Two-Faced Thinking In 2016


Happy New Year!!  Today, January 1st, all things are new again.  It’s a new month and a new year.  Time to start off with a clean slate.  The masses will be erasing 2015 from their memories and aiming high with a list of resolutions for 2016.  Sounds good in the abstract, but something’s wrong with this picture.  If resolutions and a new start were the answer to all of our problems, why then do we still have the same ones year after year?

January may indeed provide a new beginning, but the beginning does not occur in a vacuum.   In fact, it was a whole lot of months.  The older you are, the more months come before the specific January.  Maybe we should pause to review our slates of months past before simply forgetting them and forging ahead with a list of resolutions in hand.


The name of the month should be our first clue that we cannot focus solely on the future.  January conventionally is thought to have derived its name from the Roman god Janus.  In Roman myth Janus was the god of beginnings and transitions.  He is depicted as having two faces–one looking to the future and one looking to the past.  Let’s face it (no pun intended)–we are all products of our past and our experiences.  How can we move forward in the future without taking into account our mistakes and lessons learned from the past?  To phrase it differently, maybe we need to be two-faced at this time of year, i.e., look to the past to effectively plan for our future.

Being two-faced has a negative connotation.  It typically evokes the image of a liar–someone who says one thing while thinking/doing  another.  Why Josh Duggar is a perfect example of this concept.  He espoused wholesome family values while cheating on his wife and viewing pornography.  But my suggestion does not require one to lead a double life.  It merely calls for reflection on the past (looking back) before plunging into the future (looking ahead).  Making resolutions may be a positive action, but without learning from the past how do we expect to successfully accomplish these resolutions in the future?

One way to effectively make resolutions is to start off by compiling a reverse bucket list.  We’ve all heard of a bucket list, but what’s a REVERSE bucket list?  Such a list is merely one of our accomplishments.  By considering what we have done and how it came to be achieved, it may give us insight as to the best way to proceed in the future.


In looking back over 2015, I immediately identified three things I could write down on my reverse bucket list–I started this blog, we took an Alaskan cruise for our 20th anniversary, and I finished some long-standing sewing and writing projects.  What guidance does this reverse bucket list provide about my future?

First, I have to be purposeful about my resolutions.  Having a dream or goal is great, but until action is taken on it, it is still merely a dream or a goal.  Thinking I should start a blog was a great idea, but until I made specific plans to sit down and figure out how to do it, that project was still just pie in the sky to be accomplished by and by–probably around the 12th of Never.  So, I need to figure out my goal/resolution, but I also need to consider exactly how and when I intend to accomplish it.  Setting deadlines and  making appointments for me to work on my resolution are crucial.

Second, I have to be realistic about my resolutions.  Remodeling my bathroom and setting up a home office are great projects.  They were, in fact, resolutions for a few years.  Nevertheless, I was not able to accomplish them while I was spending my money on putting my kids through college and one  of them was still occupying (at least occasionally on breaks and vacations) the room which is to become my  office?  More realistic resolutions might be to make specific plans for what I will do without being a slave to the calendar year to actually completely accomplish a project given  present circumstances.  I was realistically able to accomplish my resolutions to remodel and rearrange this year because I am now a  empty nester.  These resolutions were not accomplished in past years because they were not realistic at those times.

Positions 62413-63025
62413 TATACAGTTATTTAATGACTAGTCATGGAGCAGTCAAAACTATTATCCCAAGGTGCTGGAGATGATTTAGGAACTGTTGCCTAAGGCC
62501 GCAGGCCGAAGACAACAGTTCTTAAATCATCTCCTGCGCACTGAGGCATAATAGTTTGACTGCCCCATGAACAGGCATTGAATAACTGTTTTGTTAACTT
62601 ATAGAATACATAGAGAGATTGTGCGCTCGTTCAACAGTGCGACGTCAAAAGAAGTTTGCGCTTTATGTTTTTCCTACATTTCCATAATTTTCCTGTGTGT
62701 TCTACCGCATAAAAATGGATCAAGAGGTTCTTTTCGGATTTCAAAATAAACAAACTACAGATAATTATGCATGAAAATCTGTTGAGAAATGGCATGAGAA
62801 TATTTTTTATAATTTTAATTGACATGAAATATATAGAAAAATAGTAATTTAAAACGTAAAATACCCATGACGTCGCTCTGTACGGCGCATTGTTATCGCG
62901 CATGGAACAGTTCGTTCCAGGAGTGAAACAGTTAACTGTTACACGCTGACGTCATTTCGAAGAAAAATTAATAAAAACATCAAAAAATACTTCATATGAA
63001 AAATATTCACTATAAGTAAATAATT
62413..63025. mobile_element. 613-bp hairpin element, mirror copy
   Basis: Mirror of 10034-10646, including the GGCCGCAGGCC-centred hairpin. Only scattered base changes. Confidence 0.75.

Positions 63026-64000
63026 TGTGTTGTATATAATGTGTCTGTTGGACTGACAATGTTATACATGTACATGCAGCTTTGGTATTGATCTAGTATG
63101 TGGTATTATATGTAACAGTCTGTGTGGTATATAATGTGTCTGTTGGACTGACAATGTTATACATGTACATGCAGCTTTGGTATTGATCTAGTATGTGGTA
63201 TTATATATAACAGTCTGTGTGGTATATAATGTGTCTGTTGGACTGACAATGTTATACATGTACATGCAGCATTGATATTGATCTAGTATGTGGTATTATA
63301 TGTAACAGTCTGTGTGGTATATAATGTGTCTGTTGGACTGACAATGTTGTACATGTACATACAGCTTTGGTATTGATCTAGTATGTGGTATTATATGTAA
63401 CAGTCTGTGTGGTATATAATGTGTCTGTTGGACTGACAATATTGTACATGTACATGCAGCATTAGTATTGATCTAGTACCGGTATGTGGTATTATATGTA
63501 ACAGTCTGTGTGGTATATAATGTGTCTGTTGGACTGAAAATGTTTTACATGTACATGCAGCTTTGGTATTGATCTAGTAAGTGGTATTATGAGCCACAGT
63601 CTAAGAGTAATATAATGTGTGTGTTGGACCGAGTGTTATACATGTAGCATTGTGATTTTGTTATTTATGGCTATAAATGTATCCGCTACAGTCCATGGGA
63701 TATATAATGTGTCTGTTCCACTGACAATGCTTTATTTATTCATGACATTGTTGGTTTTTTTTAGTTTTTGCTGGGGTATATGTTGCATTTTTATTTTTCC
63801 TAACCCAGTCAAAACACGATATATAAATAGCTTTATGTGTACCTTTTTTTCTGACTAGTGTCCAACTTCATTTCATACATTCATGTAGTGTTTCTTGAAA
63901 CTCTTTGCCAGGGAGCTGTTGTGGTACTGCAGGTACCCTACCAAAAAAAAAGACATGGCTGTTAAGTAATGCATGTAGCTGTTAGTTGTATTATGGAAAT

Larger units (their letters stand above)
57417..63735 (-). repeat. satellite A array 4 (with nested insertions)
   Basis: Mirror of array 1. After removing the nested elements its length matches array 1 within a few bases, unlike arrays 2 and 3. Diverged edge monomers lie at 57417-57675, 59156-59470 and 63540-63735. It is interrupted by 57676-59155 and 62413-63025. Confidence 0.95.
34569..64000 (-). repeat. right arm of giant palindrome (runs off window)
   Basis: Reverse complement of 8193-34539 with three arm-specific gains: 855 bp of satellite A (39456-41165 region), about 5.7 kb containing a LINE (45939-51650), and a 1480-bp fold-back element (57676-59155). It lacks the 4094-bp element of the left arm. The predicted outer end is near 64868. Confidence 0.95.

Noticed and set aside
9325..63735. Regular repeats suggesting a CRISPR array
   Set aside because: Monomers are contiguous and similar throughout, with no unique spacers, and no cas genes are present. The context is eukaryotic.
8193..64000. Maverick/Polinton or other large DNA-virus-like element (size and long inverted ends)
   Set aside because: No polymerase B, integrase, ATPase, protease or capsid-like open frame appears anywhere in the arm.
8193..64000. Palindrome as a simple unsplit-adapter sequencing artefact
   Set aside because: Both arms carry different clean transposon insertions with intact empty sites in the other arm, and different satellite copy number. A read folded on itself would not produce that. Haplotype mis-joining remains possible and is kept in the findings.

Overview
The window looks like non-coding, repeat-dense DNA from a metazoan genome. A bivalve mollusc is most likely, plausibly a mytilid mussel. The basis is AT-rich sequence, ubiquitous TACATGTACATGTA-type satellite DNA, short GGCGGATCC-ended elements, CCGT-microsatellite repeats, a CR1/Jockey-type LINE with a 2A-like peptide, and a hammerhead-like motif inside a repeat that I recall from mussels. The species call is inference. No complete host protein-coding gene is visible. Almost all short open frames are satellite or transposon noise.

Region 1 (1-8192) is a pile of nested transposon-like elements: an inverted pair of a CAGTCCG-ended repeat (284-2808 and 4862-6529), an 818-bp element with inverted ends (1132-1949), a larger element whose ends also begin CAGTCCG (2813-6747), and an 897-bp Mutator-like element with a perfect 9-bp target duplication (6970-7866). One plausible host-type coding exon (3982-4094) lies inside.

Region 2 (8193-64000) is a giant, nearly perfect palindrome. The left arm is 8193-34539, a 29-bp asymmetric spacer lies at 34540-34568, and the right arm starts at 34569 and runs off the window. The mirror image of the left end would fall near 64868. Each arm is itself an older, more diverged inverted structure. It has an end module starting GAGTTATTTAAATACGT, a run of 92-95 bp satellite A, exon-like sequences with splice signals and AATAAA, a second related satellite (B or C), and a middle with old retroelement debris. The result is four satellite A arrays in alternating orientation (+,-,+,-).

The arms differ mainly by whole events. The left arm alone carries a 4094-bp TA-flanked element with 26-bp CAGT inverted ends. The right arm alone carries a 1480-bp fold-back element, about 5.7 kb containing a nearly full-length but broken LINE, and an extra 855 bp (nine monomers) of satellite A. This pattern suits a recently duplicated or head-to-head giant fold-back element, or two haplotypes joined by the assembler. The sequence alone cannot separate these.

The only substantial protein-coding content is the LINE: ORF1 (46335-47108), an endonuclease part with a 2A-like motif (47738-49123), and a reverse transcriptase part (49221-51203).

Finally, I have to prioritize my resolutions.  My resolutions are just that — MY resolutions.  Unfortunately, no man/woman is an island, and sometimes the needs of others must take precedence.  It’s certainly laudable to finish that stitchery project I have had going for years or finally complete writing that professional article that’s been percolating in my brain for longer than I’d like to admit.  But  I can sew and write for the rest of my life; I only got one go around to raise my children.  I won’t get a plaque to frame like my stitchery for the gazillions of miles I chauffeured my kids to band practice, church youth group, karate, etiquette classes, etc.  Nevertheless, I do have two responsible adult children who are assets to our society as a stay at home mother raising the next generation and as an R.N. giving loving and professional care to terminally ill cancer patients.  It was more of a priority in the past to focus on parenting responsibilities than to complete my resolutions to write, to sew and to take a romantic Alaskan cruise with my husband.

Just a warning to you.  I plan to be two-faced this year.  I have not yet completed a list of resolutions for 2016 because I am taking time to look back at 2015 before I determine how I should move forward realistically, with purpose and with proper priority.  Won’t you do the same?











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